Maurice Filson, at left, and Earl Lewis, at right, discuss the finer points of the Thomas White case at a candlelight prayer vigil in support of the White family. Both are pastors.
"The best people in the world are here," said Pastor Earl Lewis. "These aren't just family and friends," Lewis observed, as he looked over those citizens gathered at pavilion 2 in Landrith Park last night.
Some of them came to give testimony in support of Thomas White who is being held for his own protection in solitary confinement at the Jasper County Jail in Carthage. Thomas White has five felony charges against him for his sole involvement in a shooting incident at Memorial Middle School in Joplin on October 9, 2006.
Volunteers had to re-light candles as a soft breeze played havoc with the flames. The mood was solemn, with portable organ music provided by Camellia Plosser playing in the background as several supporters readied to speak.
Lewis knew Thomas White before retiring as a pastor of the Joplin Church of God (Seventh-Day) where he served from 1995-2001. He used the terms "quiet, very mannerly, polite," and "sweet spirited" to describe him--"one of the better kids who sat with his family in church."
After being able to visit Thomas White in prison in his current role as chaplain, Lewis said, "He's still the same young man he was then." Surprised that Thomas White was involved in the school shooting, Lewis added, "I pray he gets proper judgment."
An audience member hugs Norma White, at right, as an expression of her support for the family.
Vernon Peterson, the current pastor of the Joplin Church of God (Seventh Day), believes that Thomas White "wanted to be kicked out of school" and that he sought a "juvenile answer to the problem."
He said that society needs to look out for those less capable, those not streetwise or subject to the wrong environment, and like the belief of Lewis, hopes that Thomas White will be disciplined accordingly.
A neighbor of the Whites, knowing that Thomas White had been bullied in school, added her observations of elementary school youngsters being bullied while walking to school. Ann Allen, who described herself as a Christian who had served 20 years in the army, said she sees bullying constantly living on a school route. She labeled bullying today "malicious" and found it incomparable with bullying of 20 years ago when the perpetrator simply had a "chip on his shoulder." After reporting the incidents to school authorities, she said she was rebuffed. What happened on the way to school, they told her, was not their responsibility.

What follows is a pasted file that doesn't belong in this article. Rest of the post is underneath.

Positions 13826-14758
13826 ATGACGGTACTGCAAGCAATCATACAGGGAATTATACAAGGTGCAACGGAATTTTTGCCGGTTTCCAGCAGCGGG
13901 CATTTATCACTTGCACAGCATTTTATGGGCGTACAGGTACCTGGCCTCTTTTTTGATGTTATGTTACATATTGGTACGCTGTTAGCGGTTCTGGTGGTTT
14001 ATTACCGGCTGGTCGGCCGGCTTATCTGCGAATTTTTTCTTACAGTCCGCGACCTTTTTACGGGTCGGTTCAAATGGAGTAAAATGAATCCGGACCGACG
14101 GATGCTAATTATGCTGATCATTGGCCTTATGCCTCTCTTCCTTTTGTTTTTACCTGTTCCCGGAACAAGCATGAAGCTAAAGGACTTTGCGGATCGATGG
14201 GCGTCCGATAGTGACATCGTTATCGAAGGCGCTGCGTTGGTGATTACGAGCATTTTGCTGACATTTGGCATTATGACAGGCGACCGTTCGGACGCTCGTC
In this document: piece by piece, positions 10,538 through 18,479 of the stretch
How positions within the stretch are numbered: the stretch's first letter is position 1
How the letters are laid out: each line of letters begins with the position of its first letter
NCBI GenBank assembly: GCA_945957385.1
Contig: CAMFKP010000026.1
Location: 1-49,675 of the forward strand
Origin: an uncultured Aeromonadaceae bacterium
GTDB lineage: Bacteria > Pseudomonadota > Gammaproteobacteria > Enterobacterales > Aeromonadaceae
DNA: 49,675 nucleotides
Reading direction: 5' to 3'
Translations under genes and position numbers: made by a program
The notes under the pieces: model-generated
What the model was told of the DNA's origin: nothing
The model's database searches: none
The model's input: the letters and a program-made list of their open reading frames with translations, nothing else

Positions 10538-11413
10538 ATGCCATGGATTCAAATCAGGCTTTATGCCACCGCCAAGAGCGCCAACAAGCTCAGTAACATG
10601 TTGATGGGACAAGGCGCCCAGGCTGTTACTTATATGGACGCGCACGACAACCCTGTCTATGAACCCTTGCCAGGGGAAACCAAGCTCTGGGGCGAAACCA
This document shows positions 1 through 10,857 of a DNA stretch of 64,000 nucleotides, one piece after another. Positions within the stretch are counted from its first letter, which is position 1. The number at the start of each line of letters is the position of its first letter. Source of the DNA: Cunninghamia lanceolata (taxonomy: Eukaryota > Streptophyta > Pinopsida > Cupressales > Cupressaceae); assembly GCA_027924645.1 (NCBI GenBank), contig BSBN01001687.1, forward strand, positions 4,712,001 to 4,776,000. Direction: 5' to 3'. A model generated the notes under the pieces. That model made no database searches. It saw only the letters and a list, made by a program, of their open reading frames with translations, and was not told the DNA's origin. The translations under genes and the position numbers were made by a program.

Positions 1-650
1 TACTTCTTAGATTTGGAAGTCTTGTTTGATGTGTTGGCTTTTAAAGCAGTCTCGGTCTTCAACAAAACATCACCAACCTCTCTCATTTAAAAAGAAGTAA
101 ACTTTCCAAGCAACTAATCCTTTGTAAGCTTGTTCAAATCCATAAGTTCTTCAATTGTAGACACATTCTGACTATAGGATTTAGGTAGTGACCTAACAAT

Allen was actually the lead in for Janice Orr, a special ed teacher with knowledge of Thomas White's learning disabilities. Orr, who received a master's degree in special education from Pittsburg State University served as director of education at Willowcrest, a psychiatric facility in Miami, OK. She said she pulled her own daughter out of public school when it failed to meet her daughter's educational needs.
She described Thomas White's learning disabilities as being the core of his acting out the way he did. She admitted that his action was not appropriate, nor acceptable, but was the only way he knew how as a child to vent his anger and frustration over the constant bullying and racial slurs he is said to have endured. She found it unfortunate that his family and teachers failed to recognize the symptoms that would lead to violence.
Maurice Filson came to apologize to Norma White, Thomas' mother. Serving a three-year term as a deacon at the Central Christian Church, Filson admitted to having been wrong when he wrote a letter to the Joplin Globe implying that Thomas White's actions were in some way related to a lack of religious influence.
"My ignorance was because of lack of knowledge," Filson said. After visiting Thomas White in jail in his role as a chaplain, Filson said he found the boy to be religiously "very deep."
"He asked questions out of the Bible--Revelations--questions adults never asked," Filson explained. Regarding Thomas White's thoughts about making amends, Filson added, "He has a unique intelligence about him."
Michelle Pippin, a spokesperson for Justice for Juveniles, in her role as emcee, referred to the jammed gun,--or what happened after Thomas White shot the assault rifle he brought to school into the ceiling--as a "hanging noose." "There's a notion out there that Thomas pulled the trigger," Pippin said. "Go read the stack of court documents," she suggested, hoping to quell any misinformation being circulated.
A criminal motion hearing has been scheduled in District III for 1:30 p.m., Friday, July 20, 2007 at the Jasper County Courthouse, 601 Pearl, Joplin. Judge David Mouton will hear final arguments by defense attorney Brett Meeker, assisted by attorney James Egan, as to why Thomas White should not be tried as an adult. Pippin encourages any supporters of children's rights to attend.